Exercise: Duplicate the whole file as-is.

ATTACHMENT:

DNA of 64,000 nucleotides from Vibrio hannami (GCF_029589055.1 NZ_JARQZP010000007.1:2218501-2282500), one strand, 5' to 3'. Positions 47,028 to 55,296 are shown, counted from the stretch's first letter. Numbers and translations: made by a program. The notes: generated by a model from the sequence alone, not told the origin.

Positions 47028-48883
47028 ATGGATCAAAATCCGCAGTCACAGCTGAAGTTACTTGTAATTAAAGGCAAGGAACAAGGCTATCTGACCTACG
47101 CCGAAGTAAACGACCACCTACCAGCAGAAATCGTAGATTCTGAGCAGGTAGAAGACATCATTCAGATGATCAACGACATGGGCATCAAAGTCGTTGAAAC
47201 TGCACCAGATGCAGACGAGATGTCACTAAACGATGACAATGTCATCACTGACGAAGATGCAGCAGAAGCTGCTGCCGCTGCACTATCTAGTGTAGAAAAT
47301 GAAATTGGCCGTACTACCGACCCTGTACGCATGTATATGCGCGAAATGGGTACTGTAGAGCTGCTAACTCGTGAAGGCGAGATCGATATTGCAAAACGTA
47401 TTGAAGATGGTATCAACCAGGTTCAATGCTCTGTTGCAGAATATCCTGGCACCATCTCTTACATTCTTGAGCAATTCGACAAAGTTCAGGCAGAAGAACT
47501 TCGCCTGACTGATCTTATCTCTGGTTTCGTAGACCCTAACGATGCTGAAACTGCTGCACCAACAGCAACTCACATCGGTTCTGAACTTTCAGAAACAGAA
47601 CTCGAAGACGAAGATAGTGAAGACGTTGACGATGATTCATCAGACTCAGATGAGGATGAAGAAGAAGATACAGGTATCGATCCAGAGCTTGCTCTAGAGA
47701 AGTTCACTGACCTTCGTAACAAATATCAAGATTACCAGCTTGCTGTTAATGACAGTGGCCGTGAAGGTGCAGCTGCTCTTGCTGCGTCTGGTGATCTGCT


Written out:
DNA of 64,000 nucleotides from Vibrio hannami (GCF_029589055.1 NZ_JARQZP010000007.1:2218501-2282500), one strand, 5' to 3'. Positions 47,028 to 55,296 are shown, counted from the stretch's first letter. Numbers and translations: made by a program. The notes: generated by a model from the sequence alone, not told the origin.

Positions 47028-48883
47028 ATGGATCAAAATCCGCAGTCACAGCTGAAGTTACTTGTAATTAAAGGCAAGGAACAAGGCTATCTGACCTACG
47101 CCGAAGTAAACGACCACCTACCAGCAGAAATCGTAGATTCTGAGCAGGTAGAAGACATCATTCAGATGATCAACGACATGGGCATCAAAGTCGTTGAAAC
47201 TGCACCAGATGCAGACGAGATGTCACTAAACGATGACAATGTCATCACTGACGAAGATGCAGCAGAAGCTGCTGCCGCTGCACTATCTAGTGTAGAAAAT
47301 GAAATTGGCCGTACTACCGACCCTGTACGCATGTATATGCGCGAAATGGGTACTGTAGAGCTGCTAACTCGTGAAGGCGAGATCGATATTGCAAAACGTA
47401 TTGAAGATGGTATCAACCAGGTTCAATGCTCTGTTGCAGAATATCCTGGCACCATCTCTTACATTCTTGAGCAATTCGACAAAGTTCAGGCAGAAGAACT
47501 TCGCCTGACTGATCTTATCTCTGGTTTCGTAGACCCTAACGATGCTGAAACTGCTGCACCAACAGCAACTCACATCGGTTCTGAACTTTCAGAAACAGAA
47601 CTCGAAGACGAAGATAGTGAAGACGTTGACGATGATTCATCAGACTCAGATGAGGATGAAGAAGAAGATACAGGTATCGATCCAGAGCTTGCTCTAGAGA
47701 AGTTCACTGACCTTCGTAACAAATATCAAGATTACCAGCTTGCTGTTAATGACAGTGGCCGTGAAGGTGCAGCTGCTCTTGCTGCGTCTGGTGATCTGCT